Historically, American politics have been characterized by ethnic, religious and regional conflict, so there is no reason to think that conservatism would be any different. Paleocons are dived regionally, between latter day southern partisans and northern social/cultural conservatives. Paleocons also tend to be xenophobes. As neocons are often Jewish, the ascendency of the neocons could prove that the World Jewish Conspiracy has finally seized the most powerful nation in the world. Additionally, many northern paleocons are Catholic, producing a nice little Catholic-Jewish rivalry. And finally, most theocons are protestant and side with the Jews rather than the Catholics (so much for not getting involved in internecine European religious conflicts). At least part of the problem can be explained by these differences.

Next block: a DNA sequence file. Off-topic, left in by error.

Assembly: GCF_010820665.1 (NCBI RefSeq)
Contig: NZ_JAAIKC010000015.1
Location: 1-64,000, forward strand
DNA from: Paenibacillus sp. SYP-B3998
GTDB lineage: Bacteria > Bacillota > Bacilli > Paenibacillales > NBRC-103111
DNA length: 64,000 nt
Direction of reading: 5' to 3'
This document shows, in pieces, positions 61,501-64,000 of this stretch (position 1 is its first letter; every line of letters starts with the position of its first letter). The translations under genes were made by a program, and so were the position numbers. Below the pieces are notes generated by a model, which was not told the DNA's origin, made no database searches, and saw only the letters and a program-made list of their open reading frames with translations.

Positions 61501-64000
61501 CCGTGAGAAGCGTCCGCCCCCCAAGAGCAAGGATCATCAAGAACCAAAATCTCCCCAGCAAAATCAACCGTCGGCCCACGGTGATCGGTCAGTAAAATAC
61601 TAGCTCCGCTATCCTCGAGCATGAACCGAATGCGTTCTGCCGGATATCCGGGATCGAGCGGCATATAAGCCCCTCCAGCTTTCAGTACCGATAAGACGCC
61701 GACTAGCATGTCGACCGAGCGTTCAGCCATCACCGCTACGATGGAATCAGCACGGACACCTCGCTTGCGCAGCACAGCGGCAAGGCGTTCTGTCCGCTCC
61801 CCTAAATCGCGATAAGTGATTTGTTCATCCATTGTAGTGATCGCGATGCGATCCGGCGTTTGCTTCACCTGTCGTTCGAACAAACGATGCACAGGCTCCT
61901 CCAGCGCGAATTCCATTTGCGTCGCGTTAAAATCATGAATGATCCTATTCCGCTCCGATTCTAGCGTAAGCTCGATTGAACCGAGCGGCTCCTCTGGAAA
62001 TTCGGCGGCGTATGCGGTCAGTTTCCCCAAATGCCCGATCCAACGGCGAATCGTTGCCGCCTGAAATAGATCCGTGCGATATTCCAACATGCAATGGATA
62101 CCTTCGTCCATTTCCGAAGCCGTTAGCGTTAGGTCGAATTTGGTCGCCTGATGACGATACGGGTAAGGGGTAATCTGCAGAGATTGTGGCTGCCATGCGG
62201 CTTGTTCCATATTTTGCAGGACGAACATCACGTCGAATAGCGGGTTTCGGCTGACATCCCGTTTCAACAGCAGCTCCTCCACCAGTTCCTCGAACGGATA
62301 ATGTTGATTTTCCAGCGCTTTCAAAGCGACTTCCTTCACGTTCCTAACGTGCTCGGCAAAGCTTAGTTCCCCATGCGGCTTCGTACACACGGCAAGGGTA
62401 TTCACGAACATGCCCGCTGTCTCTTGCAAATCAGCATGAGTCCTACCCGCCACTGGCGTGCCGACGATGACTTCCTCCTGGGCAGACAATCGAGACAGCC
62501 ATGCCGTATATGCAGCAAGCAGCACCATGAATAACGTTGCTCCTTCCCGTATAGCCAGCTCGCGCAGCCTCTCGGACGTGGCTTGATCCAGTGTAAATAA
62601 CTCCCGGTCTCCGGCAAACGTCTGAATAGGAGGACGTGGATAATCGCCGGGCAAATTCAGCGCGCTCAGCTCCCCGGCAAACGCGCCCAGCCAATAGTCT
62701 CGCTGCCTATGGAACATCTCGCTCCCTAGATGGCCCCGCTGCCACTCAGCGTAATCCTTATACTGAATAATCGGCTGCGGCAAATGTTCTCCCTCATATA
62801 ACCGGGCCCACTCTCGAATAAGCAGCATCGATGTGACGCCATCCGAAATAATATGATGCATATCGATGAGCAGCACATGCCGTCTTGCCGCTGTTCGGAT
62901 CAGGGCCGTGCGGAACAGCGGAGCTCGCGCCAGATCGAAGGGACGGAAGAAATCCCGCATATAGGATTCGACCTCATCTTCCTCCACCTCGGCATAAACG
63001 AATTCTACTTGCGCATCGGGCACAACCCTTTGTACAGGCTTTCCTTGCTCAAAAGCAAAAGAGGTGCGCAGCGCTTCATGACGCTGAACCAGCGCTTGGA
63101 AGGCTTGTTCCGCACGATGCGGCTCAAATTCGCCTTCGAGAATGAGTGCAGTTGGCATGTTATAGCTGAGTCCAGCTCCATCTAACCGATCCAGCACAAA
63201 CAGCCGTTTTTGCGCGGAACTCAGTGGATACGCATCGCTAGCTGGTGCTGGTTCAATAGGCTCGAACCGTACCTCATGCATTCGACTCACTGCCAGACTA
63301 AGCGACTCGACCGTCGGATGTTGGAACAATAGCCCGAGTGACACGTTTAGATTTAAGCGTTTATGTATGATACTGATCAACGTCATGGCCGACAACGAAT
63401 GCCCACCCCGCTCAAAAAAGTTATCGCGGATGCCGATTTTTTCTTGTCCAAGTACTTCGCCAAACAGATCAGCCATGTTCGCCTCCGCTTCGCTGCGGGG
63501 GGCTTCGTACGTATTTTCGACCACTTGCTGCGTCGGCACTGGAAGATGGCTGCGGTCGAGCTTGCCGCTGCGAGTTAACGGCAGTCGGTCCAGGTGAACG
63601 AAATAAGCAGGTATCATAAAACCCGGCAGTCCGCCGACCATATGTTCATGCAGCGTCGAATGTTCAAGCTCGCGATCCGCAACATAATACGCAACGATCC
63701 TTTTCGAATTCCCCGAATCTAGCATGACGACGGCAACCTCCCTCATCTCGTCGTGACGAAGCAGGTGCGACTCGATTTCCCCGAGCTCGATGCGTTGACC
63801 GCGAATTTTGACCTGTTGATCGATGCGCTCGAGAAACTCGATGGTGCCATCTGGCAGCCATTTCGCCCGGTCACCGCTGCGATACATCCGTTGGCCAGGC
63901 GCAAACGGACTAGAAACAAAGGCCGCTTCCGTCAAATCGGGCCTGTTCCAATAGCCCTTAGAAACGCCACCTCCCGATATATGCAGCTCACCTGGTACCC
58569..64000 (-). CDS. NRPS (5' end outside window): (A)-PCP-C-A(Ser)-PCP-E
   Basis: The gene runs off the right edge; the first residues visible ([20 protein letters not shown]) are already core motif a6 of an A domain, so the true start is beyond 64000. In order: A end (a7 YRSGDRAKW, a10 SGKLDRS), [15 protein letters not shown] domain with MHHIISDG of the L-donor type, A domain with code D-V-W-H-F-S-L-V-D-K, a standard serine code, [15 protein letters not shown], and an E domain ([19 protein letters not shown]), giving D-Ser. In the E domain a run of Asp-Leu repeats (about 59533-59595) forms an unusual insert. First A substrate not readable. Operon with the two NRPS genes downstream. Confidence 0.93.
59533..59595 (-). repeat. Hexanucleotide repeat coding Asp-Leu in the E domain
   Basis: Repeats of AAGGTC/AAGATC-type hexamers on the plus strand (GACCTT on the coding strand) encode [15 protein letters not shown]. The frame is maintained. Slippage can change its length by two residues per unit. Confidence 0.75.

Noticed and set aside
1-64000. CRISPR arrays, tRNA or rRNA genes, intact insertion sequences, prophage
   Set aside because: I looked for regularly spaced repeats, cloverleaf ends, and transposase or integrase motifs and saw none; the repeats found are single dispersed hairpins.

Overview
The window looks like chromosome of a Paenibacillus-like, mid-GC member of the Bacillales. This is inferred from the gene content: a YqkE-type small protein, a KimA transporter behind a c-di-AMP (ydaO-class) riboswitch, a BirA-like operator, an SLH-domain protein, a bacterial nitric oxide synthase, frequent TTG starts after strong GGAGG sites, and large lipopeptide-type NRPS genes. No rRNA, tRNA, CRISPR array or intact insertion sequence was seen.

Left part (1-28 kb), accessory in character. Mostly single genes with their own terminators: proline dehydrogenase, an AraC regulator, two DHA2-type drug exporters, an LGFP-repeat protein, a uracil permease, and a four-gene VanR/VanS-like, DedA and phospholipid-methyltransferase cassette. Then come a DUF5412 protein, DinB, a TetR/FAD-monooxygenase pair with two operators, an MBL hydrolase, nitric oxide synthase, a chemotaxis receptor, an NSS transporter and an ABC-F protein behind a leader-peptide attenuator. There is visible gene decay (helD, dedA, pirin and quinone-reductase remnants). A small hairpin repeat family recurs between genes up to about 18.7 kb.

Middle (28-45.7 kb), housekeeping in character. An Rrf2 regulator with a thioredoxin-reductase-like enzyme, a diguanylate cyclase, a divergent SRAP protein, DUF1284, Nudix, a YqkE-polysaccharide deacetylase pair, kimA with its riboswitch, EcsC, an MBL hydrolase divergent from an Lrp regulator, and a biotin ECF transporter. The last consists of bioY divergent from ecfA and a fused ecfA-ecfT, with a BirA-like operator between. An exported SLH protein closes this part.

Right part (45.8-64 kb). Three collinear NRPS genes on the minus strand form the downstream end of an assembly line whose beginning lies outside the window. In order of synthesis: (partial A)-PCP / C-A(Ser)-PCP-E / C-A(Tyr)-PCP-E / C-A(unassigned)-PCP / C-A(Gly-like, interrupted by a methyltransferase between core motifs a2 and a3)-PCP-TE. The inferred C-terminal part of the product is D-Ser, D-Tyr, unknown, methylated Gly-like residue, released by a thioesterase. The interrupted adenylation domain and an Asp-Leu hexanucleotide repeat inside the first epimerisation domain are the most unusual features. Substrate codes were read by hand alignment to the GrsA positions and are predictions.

There are some significant differences that go beyond ethno-religious-regional conflict. There are significant tactical differences between neocons and paleocons. Neocons believe that it is in the best interest of the United States to promote democracy overseas based on the theory that democracies (if properly run by pro-US elites) are the least likely forms of government to degenerate into totalitarianism and aggression. Therefore, if the United States has to be aggressive (and manipulative of its own people) to achieve that end, it is worth it. Paleocons, like Buchanan, disagree. They see democracy promotion, particularly among non-European peoples, as a fools errand for two reasons: first because it won’t work, some people simply aren’t up to the task of democracy and trying to impose democracy will only legitimize jihadism and other radical anti-American ideologies; secondly, because if it does work, there is a strong chance these democracies will produce anti-American governments. Both approaches are aggressively nationalistic, but express their nationalism differently.